Last week we reported on the fact that Teamsters Local 853 and Loop Transportation had completed negotiations for a first collective bargaining agreement covering a unit of shuttle bus drivers who provide transport for employees of Facebook.  We pointed out that employers in technology, media and telecommunications were facing union organizing targeting employees of their vendors and suppliers for transportation, maintenance, food service and the like, that threatened to enmesh such employers as a consequence of unions gaining recognition of their vendors’ and suppliers’ employees. We also noted that with the NLRB’s expected broadening of its standards for finding joint-employer relationships to exist, that the risks were increasing that they would be held to be joint-employers of the suppliers’ personnel.

Who Are the Employers Impacted and At Risk?

Now, Silicon Beat, the “tech blog” of the San Jose Mercury News,  The Los Angeles Times, USA Today and other publications are all reporting  that while apparently not a direct party to the negotiations between Loop and the union, Facebook has now “approved” the collective bargaining agreement, which it had to do before the contract could go into effect.  In fact, Loop and Local 853 announced in their joint press release, that “The contract, which workers overwhelmingly voted to ratify went to Facebook for its agreement as Loop's paying client before implementation.” Such economic realities are the type of consideration that the NLRB’s General Counsel has been urging the Board to look at in deciding whether a joint employer relationship exists.

Is Silicon Valley Rising ?

The Teamsters success with Loop and the Facebook drivers is not an isolated event.  Rather it is a part of an ongoing, well financed effort by a coalition of unions including the Teamsters  the Service Employees International Union (SEIU), The Communication Workers of America, UNITE-HERE, The South Bay Labor Council, the NAACP and other community organizations known as Silicon Valley Rising.  The group’s agenda is to address what it sees as a two tiered economic system in which, in its view, direct employees of the technology and media companies in the industry are paid well and receive good benefits, while those who support the industry as employees of contractors and suppliers are not.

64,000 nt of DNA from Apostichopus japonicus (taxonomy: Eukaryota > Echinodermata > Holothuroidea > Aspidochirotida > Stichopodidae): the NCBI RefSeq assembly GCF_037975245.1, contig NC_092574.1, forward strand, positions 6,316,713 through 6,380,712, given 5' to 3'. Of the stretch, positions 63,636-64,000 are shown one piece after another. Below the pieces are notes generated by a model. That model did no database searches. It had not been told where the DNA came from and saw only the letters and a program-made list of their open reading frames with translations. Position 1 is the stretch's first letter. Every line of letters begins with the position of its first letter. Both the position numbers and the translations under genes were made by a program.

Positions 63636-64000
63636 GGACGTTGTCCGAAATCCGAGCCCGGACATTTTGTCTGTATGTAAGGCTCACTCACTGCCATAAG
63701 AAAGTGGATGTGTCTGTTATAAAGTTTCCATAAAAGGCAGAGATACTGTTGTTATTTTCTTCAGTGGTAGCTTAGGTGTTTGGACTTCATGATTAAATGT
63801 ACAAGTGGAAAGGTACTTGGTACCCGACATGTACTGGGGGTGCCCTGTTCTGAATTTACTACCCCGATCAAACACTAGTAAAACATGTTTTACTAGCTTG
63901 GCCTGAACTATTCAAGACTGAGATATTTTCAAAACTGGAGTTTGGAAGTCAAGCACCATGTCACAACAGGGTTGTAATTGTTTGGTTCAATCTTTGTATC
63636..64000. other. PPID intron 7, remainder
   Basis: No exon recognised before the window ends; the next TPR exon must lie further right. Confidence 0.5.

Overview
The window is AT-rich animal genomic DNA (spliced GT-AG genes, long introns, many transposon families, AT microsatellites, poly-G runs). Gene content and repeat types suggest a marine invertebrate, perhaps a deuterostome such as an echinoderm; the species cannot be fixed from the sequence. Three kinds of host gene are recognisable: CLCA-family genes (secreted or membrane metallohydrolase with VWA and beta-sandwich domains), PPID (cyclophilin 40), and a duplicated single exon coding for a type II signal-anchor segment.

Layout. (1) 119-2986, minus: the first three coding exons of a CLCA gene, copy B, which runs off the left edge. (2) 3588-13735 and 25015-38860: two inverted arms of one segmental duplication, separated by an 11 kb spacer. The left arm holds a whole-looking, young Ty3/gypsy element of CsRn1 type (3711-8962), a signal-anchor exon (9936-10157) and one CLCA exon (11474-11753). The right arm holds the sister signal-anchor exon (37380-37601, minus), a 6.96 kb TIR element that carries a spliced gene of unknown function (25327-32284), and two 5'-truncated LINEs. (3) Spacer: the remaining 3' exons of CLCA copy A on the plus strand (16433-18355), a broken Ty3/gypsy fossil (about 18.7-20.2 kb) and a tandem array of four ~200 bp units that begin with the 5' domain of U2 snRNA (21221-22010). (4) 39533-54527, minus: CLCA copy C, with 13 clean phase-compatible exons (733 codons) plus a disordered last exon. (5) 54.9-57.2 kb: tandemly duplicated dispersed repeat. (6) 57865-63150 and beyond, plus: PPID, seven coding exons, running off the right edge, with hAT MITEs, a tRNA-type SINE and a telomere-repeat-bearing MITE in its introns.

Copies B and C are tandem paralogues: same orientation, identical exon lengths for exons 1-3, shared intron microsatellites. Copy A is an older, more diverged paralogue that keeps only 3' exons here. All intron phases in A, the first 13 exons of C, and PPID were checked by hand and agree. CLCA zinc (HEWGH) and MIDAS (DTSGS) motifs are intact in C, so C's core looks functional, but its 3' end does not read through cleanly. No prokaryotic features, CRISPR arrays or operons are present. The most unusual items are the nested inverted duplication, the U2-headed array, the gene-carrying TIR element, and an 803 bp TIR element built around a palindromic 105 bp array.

While time will tell whether the movement is successful in organizing and unionizing, the successes to date such as those with the Loop Transport drivers,  reports of well known companies taking formerly contracted services such as security in house, and large wage increases for unrepresented drivers at others, suggests that the campaign is having an impact already.

What does This Mean For Employers?

Targeted, industry specific organizing that brings together unions and community and advocacy groups are increasingly working to make their case on arguments of “income inequality” and the differences in pay and benefits for those who are benefiting from the economy and those who are not.  The treatment and status of those employed by contractors and vendors versus the companies who rely upon their services is one of the forces giving rise to the redefining of employer-employee relationships in general and joint employer standards in particular.